Development of landscape variables to inform models of meadow vulnerabilities and adaptation under changing climate

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The USGS Nevada Water Science Center is providing technical assistance for the collection of landscape variables hypothesized to influence meadow responses to climate and restoration activities. These data will be used in a decision support framework developed by the U.S. Forest Service (USFS) and Desert Research Institute (DRI). 

Numerous studies suggest that the response of individual meadows to changing hydrology associated with climate and/or management activities depends on the hydrogeomorphology of the meadow and the landscape setting. Local geology can influence the relative timing and amount of groundwater and surface water inputs into montane wetlands. For example, the permeability structure of hillslope materials (e.g. glacial till vs. talus) can affect the timing and amount of shallow groundwater discharged to downstream wetlands. Permeable fractured volcanic and/or metamorphic rocks (typical of the Cascades) can transmit and store more water than impermeable crystalline intrusive rocks (typical of the Sierras), resulting in differential long-term responses to climate change. Although the influence of these hydrogeomorphic controls on meadow responses to changing hydrology are well documented at local scales, the influence of these controls – and the degree to which existing spatial datasets sufficiently capture important variation in these controls – is not well-documented at landscape to regional scales for Sierra Nevada meadows.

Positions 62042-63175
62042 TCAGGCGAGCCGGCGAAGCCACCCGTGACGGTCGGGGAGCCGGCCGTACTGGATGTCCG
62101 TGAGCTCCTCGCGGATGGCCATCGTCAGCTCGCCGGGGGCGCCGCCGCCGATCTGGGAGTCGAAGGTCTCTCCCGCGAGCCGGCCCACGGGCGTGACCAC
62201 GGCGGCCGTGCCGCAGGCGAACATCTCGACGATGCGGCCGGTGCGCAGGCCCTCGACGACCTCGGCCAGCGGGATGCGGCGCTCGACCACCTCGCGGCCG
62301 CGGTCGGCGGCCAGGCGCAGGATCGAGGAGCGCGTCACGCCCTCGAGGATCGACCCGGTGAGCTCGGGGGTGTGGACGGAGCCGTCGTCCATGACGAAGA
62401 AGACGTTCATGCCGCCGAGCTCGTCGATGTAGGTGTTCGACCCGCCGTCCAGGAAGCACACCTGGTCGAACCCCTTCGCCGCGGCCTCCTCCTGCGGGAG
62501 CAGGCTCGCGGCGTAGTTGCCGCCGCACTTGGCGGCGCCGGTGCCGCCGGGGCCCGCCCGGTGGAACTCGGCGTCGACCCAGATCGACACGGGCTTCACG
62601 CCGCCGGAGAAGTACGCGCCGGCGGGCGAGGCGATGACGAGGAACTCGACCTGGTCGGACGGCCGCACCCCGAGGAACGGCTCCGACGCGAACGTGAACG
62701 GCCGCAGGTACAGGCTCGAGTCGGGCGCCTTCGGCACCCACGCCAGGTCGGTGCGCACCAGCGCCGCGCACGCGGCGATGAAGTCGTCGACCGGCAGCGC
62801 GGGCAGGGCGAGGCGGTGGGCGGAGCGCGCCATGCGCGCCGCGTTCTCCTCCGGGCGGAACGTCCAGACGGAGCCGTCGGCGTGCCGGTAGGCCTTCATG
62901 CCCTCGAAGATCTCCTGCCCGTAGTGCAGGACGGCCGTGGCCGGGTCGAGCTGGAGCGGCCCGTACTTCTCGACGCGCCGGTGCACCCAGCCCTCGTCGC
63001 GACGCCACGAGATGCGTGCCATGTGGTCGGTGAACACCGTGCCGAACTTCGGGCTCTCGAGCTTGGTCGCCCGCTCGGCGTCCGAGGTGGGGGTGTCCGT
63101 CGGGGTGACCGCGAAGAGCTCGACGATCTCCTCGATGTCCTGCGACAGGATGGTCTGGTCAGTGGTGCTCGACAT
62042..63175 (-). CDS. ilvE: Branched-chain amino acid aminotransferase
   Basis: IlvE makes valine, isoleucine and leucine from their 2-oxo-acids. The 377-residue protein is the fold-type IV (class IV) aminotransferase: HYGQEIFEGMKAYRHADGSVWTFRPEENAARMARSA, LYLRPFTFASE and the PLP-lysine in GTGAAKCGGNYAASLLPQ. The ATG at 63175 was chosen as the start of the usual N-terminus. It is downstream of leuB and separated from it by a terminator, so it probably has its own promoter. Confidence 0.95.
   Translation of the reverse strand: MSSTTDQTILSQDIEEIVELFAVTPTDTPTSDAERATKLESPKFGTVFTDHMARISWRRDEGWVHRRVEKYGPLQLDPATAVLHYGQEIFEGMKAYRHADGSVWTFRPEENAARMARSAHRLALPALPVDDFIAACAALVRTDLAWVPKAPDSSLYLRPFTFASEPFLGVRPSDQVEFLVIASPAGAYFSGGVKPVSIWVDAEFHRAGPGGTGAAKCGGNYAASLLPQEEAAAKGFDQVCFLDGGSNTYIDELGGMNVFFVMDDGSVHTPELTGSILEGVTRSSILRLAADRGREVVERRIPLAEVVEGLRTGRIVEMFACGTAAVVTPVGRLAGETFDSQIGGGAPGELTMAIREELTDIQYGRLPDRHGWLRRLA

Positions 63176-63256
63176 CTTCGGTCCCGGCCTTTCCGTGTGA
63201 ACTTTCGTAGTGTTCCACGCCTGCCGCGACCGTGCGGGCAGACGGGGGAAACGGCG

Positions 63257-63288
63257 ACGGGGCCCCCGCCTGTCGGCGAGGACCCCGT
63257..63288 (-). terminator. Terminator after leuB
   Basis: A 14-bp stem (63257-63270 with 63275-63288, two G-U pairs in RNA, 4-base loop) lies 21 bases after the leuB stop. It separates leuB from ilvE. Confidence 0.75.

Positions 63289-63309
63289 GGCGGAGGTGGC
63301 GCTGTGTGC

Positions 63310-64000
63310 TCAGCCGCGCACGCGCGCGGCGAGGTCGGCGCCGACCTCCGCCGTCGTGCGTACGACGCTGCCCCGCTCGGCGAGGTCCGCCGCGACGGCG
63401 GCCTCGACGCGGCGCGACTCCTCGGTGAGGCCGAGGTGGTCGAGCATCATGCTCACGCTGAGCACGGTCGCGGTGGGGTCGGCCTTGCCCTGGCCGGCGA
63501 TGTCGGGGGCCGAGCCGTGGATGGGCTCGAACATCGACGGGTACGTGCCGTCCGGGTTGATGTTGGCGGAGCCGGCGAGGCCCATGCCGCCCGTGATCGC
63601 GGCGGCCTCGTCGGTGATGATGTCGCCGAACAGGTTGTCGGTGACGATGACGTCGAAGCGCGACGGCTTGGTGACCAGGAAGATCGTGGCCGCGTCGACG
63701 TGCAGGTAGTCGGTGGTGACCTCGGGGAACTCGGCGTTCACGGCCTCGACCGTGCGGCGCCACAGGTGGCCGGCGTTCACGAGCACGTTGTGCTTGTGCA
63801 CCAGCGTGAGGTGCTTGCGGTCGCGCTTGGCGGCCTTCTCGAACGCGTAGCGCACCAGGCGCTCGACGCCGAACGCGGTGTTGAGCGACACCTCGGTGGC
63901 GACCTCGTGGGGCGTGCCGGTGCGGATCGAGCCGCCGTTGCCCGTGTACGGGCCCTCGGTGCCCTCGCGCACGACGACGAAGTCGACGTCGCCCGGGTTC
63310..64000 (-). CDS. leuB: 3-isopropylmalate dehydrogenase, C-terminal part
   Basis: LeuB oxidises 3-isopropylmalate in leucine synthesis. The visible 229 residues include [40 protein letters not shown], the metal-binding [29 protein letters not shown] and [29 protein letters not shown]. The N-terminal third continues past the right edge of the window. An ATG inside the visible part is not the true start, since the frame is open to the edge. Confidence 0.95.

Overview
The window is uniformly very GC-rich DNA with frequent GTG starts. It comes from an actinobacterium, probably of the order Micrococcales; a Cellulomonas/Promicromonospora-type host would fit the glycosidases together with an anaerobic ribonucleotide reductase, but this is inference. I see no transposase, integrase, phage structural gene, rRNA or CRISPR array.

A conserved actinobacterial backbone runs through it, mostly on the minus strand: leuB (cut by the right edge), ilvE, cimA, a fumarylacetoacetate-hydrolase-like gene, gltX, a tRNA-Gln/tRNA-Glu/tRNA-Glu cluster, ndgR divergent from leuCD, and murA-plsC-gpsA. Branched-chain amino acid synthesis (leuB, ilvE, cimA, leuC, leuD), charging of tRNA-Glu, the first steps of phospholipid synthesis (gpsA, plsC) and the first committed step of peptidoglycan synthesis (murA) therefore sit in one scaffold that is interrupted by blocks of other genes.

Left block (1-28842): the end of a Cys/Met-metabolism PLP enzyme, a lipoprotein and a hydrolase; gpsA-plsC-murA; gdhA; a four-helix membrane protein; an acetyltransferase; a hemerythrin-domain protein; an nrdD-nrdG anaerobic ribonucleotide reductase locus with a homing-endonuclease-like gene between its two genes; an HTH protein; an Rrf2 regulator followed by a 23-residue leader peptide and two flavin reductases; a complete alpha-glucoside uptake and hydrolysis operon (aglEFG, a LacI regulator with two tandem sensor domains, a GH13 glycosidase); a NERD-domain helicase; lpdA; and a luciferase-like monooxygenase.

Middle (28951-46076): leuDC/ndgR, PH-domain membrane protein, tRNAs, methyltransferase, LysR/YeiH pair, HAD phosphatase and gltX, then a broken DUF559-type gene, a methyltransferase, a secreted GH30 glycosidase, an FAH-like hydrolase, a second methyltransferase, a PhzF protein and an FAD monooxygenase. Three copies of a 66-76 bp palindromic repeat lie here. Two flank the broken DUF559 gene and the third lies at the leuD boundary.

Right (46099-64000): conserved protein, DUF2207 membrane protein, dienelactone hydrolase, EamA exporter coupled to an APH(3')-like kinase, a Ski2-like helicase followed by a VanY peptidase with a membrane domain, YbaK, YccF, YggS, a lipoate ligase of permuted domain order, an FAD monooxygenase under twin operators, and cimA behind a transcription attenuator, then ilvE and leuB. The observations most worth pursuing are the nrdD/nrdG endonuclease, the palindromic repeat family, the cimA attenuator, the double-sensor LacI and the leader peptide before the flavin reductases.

The project will use a 26-year time series (1985-present) of climate and remotely sensed data in ~8,100+ meadows to analyze meadow vegetation responses (i.e., their sensitivity) to contemporary variation in climate. The principal research goal is to characterize how these responses vary in accordance with hydrogeomorphic contexts (e.g., geology, elevation, topographic position, soils, basin hypsometry, etc.) at an ecoregional scale. The resultant information will be used to develop a spatially-explicit vulnerability assessment of Sierra Nevada meadows based on our meadow sensitivity results, projections of climate variables that meadows are sensitive to (exposure) and indicators of adaptive capacity (e.g., geomorphic context, connectivity, intactness, etc.). A decision framework will be developed that provides guidance on where to focus restoration and conservation actions based on meadow vulnerability assessment results. This framework can then be incorporated into existing meadow prioritizations to allow practitioners to more rigorously consider climate impacts and adaptation options.

USGS Nevada Water Science Center is providing the following landscape variables derived from existing data (digital elevation maps, geologic maps, landforms, vegetation) and field visits for the meadows of interest as identified by the USFS:

  1. Watershed characteristics that may influence the timing and amount of precipitation (e.g. basin hypsometry, contributing area, watershed aspect, topographic position index).
     
  2. Ecologically relevant landforms from Theobald et al 2015.
     
  3. Fire Return Interval Departure from Safford and Van de Water 2014.
     
  4. Geologic characteristics that indicate the potential importance of the groundwater system (e.g. rock type and proximity to potential montane aquifers such as glacial deposits and highly fractured rock).

Additional information about the decision support framework, which uses the variables the NVWSC is providing, is available from California Landscape Conservation Partnership website: 

⇒ Decision support for meadow conservation and restoration in the Sierra Nevada Ecoregion